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Common Sense Media|medio Tiempo|median Contact Venezuelan government blames Maduro government for violence in Medias Negras

Venezuelan government blames Maduro government for violence in Medias Negras



Venezuela’s President Nicolas Maduro’s government blamed the National Guard for the violent dispersal of protesters during protests against his government in Venezuela’s southern oil-rich Central American nation on Tuesday, a day after a deadly shooting left at least 23 people dead.

Maduro has blamed the protesters for the violence in the country’s biggest cities.

The National Guard, an armed paramilitary force, was deployed by the government to quell unrest in the southern state of Bolivar and to prevent Maduro from leaving power, Maduro said in a televised address.

The Guard had been deployed by Venezuela’s Supreme Court to quash protests by the Bolivarian National Assembly and to keep law and order at home, he said.

The Supreme Court’s decision to intervene to quel the unrest in Venezuela has stoked unrest in several states, and the opposition has accused Maduro of attempting to install a socialist regime.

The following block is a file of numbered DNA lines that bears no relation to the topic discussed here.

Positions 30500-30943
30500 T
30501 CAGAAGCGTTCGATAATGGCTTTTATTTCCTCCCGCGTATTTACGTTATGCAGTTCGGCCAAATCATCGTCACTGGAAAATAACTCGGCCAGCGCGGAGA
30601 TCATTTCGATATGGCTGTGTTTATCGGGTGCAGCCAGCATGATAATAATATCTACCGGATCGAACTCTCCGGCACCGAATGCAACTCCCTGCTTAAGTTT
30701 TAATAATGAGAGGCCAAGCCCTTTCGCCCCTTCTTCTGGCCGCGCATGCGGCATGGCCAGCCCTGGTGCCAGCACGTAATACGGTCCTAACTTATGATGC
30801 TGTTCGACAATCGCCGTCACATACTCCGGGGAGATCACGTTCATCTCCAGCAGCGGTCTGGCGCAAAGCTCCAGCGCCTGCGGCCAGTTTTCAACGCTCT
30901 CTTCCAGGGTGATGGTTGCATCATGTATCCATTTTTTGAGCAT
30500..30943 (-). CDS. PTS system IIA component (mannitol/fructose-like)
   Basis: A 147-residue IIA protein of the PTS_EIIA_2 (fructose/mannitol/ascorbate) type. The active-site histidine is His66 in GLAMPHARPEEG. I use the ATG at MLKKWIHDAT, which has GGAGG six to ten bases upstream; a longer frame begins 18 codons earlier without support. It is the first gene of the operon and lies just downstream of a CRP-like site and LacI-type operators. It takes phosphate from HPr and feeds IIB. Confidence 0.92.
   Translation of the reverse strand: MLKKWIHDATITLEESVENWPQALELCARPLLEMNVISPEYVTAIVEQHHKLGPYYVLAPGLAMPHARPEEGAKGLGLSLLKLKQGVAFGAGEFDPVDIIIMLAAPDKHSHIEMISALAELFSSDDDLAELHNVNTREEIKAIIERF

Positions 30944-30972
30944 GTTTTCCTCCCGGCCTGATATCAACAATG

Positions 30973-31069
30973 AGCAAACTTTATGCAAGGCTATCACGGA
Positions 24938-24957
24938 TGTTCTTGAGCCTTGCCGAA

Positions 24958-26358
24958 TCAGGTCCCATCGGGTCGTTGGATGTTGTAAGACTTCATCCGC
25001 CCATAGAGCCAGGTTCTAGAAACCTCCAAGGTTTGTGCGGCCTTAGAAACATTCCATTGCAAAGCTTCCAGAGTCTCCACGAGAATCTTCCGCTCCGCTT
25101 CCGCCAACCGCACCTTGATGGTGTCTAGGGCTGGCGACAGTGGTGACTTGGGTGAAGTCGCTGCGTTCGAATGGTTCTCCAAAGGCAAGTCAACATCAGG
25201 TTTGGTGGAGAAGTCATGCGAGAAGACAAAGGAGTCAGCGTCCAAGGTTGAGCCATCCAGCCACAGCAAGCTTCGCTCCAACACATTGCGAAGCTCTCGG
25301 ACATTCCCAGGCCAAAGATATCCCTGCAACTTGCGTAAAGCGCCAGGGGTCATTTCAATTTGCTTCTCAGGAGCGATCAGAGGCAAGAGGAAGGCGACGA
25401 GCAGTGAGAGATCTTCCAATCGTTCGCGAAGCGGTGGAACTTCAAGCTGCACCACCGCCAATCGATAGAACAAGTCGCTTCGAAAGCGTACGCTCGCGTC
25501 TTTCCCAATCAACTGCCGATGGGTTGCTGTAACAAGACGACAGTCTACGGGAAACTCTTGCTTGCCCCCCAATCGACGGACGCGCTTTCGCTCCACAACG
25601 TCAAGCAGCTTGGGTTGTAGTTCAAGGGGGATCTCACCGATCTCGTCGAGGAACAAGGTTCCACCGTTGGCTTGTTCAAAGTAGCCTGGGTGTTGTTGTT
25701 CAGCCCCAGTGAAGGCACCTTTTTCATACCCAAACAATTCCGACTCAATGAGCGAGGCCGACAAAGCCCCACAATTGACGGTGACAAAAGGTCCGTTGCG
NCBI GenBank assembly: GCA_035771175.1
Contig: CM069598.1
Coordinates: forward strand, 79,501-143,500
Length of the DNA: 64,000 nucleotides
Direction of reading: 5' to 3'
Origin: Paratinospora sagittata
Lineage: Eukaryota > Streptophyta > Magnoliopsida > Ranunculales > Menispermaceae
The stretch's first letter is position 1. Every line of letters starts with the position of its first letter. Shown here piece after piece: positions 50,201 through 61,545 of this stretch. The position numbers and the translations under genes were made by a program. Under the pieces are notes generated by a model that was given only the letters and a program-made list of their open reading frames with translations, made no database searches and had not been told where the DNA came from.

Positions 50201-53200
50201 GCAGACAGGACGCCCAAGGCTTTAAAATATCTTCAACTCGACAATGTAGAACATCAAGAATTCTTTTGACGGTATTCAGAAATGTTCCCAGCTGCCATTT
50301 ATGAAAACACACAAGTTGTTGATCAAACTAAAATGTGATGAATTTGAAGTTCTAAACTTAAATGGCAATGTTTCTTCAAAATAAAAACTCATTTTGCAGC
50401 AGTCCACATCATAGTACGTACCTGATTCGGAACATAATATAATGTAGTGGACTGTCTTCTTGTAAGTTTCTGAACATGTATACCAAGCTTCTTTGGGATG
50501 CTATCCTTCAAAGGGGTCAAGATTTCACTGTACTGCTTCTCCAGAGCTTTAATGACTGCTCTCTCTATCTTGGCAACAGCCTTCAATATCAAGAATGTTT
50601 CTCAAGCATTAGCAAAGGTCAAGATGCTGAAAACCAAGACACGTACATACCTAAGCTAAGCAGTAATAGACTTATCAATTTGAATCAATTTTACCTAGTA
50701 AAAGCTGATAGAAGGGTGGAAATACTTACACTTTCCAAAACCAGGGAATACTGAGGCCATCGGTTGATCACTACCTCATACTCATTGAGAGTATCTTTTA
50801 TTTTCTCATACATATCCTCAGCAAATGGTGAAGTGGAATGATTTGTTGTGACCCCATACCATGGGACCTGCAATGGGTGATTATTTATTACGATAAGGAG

But the government says the Guard is necessary to prevent the spread of a socialist dictatorship.

The opposition has blamed Maduro for the deaths of at least 11 people in the unrest.

Venezuela has seen at least 100 deaths in recent weeks after protests against Maduro escalated into a nationwide strike on March 2, the latest in a series of protests and sit-ins that have sparked nationwide protests.

Venezuela’s opposition accuses Maduro of using a brutal crackdown on the protests to prop up his political party, which is controlled by his brother and is opposed to the government.

In the wake of the violence, Maduro called on Venezuelans to join the protests.

“Let us be ready to defend the right to protest,” he said on state television.

“Our people will be ready.

Let us march.”

The protests have spread across Venezuela’s vast plains, cities and suburbs, with at least one killing in the city of Merida, home to more than 200,000 people, on Tuesday.

Many in the capital, Caracas, have turned out for the demonstrations.

Many of those who have gathered have been peacefully demonstrating since the March 2 violent dispersals of a protest in which at least 50 people were killed.

But some protesters have also been killed by police, and in some cases by their own security forces.

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